It was primarily set up to look out for the interest of mortgage banks within the corporate banking services industry. Through that, we have been able to put in a lot of initiatives to work with the regulators and government in the areas where interventions are needed to sanitize and provide the rights for the sector to thrive.

As a financial member for the past 25 years. We have been able to finance estate/property developers; we also financed our customers who are interested in buying properties.

A significant number of customers have benefited from their relationship with Abbey to secure their houses. Our corporate customers also include private schools from early 90’s have benefitted in developing and financing their school projects.

In what ways has Abbey customers benefitted from its services?

Over the years Abbey has continued to grow its services to customers in the area of excellent service delivery and access to their funds and mortgage services promptly. Our customers can attest to our reliability.

To improve our services to customers, we have invested a lot in technology in the past few years to improve access and ease in transacting on their accounts with us. Recently, we deployed our USSD banking channel, Internet banking channel and most recently launched our Mobile Banking App (Abbeymobile). All these are channeled towards improving our customer service delivery and also increasing the level of customer satisfaction.

In terms of product development, how would you rate your products vis-à-vis competition?

I have said the competition and mostly what you find in the mortgage banking sector are quite similar the differences are in minute details in terms of what you put in and what you expect to get out of that product. Most products that we have been linked to eventually benefit you to get a property if interested.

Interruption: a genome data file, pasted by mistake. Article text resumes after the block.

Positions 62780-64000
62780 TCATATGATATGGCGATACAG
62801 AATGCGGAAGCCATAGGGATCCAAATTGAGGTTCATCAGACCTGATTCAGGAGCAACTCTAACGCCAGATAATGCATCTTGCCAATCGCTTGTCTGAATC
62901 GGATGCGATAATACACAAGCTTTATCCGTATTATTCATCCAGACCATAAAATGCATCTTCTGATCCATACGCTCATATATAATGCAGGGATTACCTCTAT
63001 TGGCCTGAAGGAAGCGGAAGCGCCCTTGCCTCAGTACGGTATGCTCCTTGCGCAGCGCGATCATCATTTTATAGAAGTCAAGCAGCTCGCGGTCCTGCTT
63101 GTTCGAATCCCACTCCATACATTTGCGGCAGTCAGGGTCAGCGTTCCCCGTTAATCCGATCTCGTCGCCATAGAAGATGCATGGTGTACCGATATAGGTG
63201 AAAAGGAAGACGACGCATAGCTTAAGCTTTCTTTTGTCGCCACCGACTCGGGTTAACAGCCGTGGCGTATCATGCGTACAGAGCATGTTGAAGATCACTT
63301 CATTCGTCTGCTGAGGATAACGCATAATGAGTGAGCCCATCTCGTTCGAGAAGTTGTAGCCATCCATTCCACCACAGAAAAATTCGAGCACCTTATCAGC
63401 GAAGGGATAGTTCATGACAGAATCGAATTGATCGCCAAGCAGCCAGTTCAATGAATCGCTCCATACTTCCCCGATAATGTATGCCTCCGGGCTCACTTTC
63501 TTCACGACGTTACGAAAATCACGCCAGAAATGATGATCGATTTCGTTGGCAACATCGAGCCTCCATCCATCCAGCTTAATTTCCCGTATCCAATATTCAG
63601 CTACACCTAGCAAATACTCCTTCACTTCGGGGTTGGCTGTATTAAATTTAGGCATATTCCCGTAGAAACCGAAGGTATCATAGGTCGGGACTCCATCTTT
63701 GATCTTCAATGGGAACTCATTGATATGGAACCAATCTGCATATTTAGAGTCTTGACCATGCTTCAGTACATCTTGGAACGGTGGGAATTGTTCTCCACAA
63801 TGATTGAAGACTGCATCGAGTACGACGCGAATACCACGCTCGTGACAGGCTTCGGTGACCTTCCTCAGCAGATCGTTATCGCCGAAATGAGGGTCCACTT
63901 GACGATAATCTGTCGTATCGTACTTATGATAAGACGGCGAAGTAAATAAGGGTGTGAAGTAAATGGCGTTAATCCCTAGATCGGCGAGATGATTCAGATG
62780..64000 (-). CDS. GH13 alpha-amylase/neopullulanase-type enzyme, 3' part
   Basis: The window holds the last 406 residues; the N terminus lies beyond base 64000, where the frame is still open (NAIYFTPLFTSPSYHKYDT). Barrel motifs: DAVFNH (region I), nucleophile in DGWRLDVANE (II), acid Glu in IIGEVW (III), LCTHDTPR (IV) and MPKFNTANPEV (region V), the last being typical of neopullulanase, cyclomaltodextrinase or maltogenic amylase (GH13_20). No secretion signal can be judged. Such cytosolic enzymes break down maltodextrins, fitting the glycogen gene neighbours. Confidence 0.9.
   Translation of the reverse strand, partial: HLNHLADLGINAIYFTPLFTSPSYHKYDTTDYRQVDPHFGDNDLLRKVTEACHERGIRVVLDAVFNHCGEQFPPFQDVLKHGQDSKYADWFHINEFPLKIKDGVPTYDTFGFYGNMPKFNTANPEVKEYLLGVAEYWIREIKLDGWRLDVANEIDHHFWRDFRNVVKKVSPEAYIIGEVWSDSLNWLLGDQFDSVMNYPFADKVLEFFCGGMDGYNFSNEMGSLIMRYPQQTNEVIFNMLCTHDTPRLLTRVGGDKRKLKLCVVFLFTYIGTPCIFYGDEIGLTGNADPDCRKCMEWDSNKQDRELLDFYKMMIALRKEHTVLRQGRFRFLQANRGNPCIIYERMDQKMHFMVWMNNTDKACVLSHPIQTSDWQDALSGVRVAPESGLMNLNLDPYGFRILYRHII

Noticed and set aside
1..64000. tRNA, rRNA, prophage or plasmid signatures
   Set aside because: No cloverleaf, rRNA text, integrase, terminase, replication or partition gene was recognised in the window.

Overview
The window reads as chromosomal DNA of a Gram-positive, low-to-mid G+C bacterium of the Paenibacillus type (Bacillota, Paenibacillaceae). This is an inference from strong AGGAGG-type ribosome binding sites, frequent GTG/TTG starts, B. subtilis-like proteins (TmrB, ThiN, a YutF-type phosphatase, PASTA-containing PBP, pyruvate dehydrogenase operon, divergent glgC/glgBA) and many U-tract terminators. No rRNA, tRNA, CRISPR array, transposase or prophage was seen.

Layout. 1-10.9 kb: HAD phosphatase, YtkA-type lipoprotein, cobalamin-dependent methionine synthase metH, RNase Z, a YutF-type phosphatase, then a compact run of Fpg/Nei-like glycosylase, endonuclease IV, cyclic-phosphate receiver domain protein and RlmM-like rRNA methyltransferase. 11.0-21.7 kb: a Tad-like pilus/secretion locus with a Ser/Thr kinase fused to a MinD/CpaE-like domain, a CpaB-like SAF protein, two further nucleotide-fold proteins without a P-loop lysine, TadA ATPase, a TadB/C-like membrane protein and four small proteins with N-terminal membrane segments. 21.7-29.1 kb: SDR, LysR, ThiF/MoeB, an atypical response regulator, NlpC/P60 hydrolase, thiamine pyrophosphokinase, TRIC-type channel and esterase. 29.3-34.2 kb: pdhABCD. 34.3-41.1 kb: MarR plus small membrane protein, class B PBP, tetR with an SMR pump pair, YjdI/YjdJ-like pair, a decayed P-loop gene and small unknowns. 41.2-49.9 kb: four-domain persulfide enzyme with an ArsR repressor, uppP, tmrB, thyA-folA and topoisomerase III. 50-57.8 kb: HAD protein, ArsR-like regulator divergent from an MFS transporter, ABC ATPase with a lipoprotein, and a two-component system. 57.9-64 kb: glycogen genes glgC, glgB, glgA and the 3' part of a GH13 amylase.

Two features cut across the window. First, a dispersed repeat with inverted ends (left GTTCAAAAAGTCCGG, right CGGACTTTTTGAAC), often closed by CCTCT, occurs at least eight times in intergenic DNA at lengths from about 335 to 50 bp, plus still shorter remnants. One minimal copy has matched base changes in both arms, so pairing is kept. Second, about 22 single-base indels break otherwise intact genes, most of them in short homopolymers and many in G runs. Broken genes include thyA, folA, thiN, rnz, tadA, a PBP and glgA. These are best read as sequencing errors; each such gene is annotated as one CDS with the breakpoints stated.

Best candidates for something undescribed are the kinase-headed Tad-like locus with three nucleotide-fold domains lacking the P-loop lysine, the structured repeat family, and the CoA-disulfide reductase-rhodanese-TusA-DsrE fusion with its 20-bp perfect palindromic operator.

It is not just for you to give us your money, but we want to encourage people to save towards owning their own houses and you can only do that only if you discipline yourself and are able to put aside a certain sum that you can eventually use

What are some of the challenges so far?

The challenges have been quite a lot. Everybody knows the issues we have around our Land Use Act and how difficult to acquire transfer in the mortgage practice. It is a long period and an expensive venture which is one of the challenges that has been hindering the growth of the sector.

A lot of clamouring and lobbying of the government to try to amend the Land Use Act to allow for ease of transaction on landed properties. Where you must get government consent for each transaction, which we find very bureaucratic and costly. It’s time-wasting for transactions and is expensive for customers.

Other challenges include the high default rate within the market and the difficulty for banks to realize its investment as well as the marginal gain in investment as such customers capitalize on that to pay up their default.

Others include having access to the right funding window. Like I said earlier most of the mortgage funding we have is short-term. Meanwhile, mortgage banks are expected to give 10 to 15 years loans to customers but the maximum deposit you may have in your book might be 1 year.